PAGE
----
How to Start Seeds in Peat Pots
Peat pots create quick work of starting seeds for a spring garden. Peat pots make transplanting seeds a snap since they break down in the soil. They’re designed to break down and become part of the soil. This means simple planting and no packaging to throw away or plastic to recycle. Read this guide to learn how to use peat pots for a healthy garden all season.
What are Peat Pots?
Peat pots are made of a compostable mix of peat moss and wood. Peat moss is dead, fibrous material that forms when moss and other living material decomposes in peat bogs. Peat pots are used for starting many types of vegetables and flowers. They break down over time, eventually losing their form and becoming part of the soil around the plant. This makes them great for fragile seedlings, such as cucumbers and okra. They help ease the stress of the transplant process for plants with delicate roots. Peat pots also help your garden soil keep moisture around the roots of each plant. They also reduce the chances of transplant shock.
Pick the Right Seeds
Plants that don’t need deep roots or adapt well to shallow root growth thrive in peat pots. They’re also great for plants that are typically difficult to transplant without shock. Below are some of the best plants to start in peat pots:
- Herbs: Peat pots are a great way to start new herb plants. Standard peat pots offer enough room to establish a healthy root system. Most herbs are also easy to transplant when ready for outdoor planting.
- Vegetables: Any vegetables with delicate root systems, such as cucumbers, beans, peas or squash, benefit from peat pots. Avoid potentially damaging their budding root systems by keeping them in the peat pot.
- Flowers: Many flowers take weeks before sprouting. Starting them in peat pots is a great way to get a head start on a spring flower garden. Once they grow into seedlings, transfer them outdoors to encourage root growth.
Set Up an Indoor Growing Station
Before you begin, set up an indoor growing station for your peat pots. Follow these steps to create the healthy seedling environment:
- Look for a warm place in your home. The top of a refrigerator or radiator is a great option. Clear the space of any debris and check that it’s free of dust or grime.
- Use a plastic pot tray or sturdy, flat surface to set up your peat pots. A rimmed baking sheet or plastic tote lid would work well. Line your peat pots up on the surface.
- Fill each peat pot with a soilless potting mix for seedlings
- Place the seeds in each pot and use the eraser end of a pencil to gently push them into the potting mix.
- If your tray has a rim, pour fresh water into the tray and let the potting mix and peat pots soak up the water.
- Gentle sprinkle water over the top of each peat pot.
- Use plastic wrap to create loose-fitting humidity domes over the top of each peat pot. If you're using a growing kit or mini greenhouse, it may come with a plastic dome to cover the plants. Use this dome in place of plastic wrap.
- Place the tray in the warm area you cleared.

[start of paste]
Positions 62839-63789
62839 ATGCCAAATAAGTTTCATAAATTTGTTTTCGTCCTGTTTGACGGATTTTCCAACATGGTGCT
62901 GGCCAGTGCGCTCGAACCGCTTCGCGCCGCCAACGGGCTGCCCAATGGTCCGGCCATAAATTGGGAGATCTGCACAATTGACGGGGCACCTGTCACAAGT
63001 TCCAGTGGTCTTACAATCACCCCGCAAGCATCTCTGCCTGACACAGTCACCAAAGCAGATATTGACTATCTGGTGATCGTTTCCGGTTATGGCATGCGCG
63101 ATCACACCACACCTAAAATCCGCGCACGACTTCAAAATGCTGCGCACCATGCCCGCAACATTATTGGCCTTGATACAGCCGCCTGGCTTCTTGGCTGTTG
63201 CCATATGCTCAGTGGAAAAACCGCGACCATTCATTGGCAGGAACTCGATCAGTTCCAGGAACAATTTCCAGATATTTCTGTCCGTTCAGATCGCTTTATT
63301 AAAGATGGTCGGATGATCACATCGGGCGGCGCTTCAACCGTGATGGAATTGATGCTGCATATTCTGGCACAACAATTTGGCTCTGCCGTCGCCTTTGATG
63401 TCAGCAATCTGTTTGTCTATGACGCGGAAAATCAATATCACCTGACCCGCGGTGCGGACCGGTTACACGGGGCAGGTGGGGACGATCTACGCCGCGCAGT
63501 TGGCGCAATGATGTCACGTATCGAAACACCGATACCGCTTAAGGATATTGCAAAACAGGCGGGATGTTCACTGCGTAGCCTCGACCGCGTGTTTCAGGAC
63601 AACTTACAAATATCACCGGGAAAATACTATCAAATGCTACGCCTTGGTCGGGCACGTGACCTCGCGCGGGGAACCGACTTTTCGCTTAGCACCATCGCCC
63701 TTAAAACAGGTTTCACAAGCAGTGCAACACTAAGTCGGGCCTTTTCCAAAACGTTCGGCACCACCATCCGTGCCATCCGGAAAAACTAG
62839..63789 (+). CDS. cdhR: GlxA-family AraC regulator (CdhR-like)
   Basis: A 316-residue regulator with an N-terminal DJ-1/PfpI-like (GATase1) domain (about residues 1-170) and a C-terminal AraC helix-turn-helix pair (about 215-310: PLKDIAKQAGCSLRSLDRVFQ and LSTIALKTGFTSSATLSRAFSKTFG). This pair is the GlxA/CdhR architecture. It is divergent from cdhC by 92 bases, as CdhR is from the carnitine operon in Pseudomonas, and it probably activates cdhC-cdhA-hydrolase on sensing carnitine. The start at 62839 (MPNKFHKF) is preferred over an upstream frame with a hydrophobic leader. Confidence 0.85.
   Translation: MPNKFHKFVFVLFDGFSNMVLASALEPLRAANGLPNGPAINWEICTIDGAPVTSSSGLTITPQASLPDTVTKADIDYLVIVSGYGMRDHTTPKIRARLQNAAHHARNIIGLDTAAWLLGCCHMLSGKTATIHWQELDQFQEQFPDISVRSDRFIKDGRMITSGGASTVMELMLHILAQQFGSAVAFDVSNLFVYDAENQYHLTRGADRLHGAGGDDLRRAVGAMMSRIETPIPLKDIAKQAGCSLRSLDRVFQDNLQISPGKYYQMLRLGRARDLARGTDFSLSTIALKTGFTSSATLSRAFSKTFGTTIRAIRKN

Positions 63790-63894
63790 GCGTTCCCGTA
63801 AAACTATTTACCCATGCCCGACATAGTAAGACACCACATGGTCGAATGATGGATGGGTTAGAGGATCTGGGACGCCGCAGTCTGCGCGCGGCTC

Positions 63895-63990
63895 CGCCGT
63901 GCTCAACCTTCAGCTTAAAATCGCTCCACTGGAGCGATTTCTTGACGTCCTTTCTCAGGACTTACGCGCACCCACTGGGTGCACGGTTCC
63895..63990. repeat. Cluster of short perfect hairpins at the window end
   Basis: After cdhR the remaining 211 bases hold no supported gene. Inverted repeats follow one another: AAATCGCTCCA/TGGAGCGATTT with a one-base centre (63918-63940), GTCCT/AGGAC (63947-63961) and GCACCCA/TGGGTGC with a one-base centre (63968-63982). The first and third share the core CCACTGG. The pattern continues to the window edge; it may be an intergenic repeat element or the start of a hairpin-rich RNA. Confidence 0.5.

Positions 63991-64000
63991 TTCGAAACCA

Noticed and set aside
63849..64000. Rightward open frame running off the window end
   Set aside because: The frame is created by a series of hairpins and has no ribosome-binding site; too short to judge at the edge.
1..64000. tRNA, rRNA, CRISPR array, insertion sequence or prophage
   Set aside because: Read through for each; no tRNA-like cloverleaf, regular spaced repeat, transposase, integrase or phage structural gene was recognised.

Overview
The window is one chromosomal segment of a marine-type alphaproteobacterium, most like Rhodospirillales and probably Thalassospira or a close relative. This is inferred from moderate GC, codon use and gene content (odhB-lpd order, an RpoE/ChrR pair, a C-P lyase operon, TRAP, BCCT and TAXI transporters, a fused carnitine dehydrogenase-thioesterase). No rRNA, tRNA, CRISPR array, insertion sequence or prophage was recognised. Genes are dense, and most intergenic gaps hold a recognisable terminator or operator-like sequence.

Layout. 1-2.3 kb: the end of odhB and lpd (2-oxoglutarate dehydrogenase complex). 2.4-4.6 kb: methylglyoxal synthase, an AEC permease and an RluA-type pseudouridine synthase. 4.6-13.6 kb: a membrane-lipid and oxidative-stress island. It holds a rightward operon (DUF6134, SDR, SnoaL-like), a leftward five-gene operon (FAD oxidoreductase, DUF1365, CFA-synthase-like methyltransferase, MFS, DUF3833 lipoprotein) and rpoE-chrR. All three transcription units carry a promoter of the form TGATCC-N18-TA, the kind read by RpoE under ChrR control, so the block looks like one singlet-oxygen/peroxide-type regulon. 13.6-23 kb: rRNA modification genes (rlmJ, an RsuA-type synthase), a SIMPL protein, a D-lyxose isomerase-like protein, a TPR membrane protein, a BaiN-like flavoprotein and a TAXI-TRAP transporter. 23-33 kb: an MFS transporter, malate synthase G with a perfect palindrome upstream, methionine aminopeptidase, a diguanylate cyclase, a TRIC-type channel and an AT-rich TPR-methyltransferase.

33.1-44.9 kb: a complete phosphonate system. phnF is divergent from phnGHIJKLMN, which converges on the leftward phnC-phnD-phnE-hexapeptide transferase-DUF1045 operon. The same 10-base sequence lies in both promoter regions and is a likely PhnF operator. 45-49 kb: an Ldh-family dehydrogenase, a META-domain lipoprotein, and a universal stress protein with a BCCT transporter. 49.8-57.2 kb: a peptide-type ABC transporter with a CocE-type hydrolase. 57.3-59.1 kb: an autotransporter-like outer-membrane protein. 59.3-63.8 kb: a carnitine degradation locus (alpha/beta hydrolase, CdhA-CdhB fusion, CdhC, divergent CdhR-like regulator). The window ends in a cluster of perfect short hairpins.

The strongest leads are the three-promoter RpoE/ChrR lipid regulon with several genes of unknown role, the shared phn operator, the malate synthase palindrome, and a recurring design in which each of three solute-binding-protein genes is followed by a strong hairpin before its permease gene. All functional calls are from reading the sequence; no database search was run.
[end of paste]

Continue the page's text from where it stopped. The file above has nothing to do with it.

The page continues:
Tip: Use a seed starting heat mat if you need extra warmth when starting your seeds.
Tend Your Seeds
Once your seedling station is set up, tend the peat pots until seedlings sprout. Keep your pots constantly moist. Do this by using a plant mister or filling the tray with water a few times a day. The plants will wick up the moisture through their roots. Do not let the pots sit in stagnant water. Keep the plastic domes in place to encourage humidity.
Once you see the second set of leaves on your seedlings, remove the cover and put your tray near a direct light source, such as a sunny window. The second set of leaves is called true leaves and indicates that your plants are established and growing well.
Tip: It is better to fill the tray or use a plant mister multiple times a day than overwatering. Because peat pots are compostable, sitting in too much water can break them down before your seedlings are ready.
Transplant Your Seedlings
When seedlings are mature and the danger of frost is nearly past, they’re ready for your garden. Loosen the pot base by gently squeezing it to make it easier for the roots to break through. Using a razor or utility knife make shallow cuts around the bottom of the pot before transplanting. This creates an easy opening for growing roots to penetrate and extend into the soil.
Avoid damaging the roots while doing this to prevent transplant shock. Cover the entire peat pot with soil, or tear away the top edges to fit in transplant holes. Your peat pots will dissolve over time and decompose into the garden soil.
Tip: Introduce your seedlings to outdoor temperatures before transplanting by finding a sunny space to set them in their tray a day or two before transferring them to the ground.
Starting seeds in peat pots is a natural way to make a fresh garden start. If you’re looking for an alternative to plastic pots, peat pots are a great choice. They work well with a variety of plants and make it simple to grow your own seedlings from scratch. Getting an early start on your spring garden lengthens your harvest season. It also gives you more time to enjoy fresh produce and beautiful flowers.
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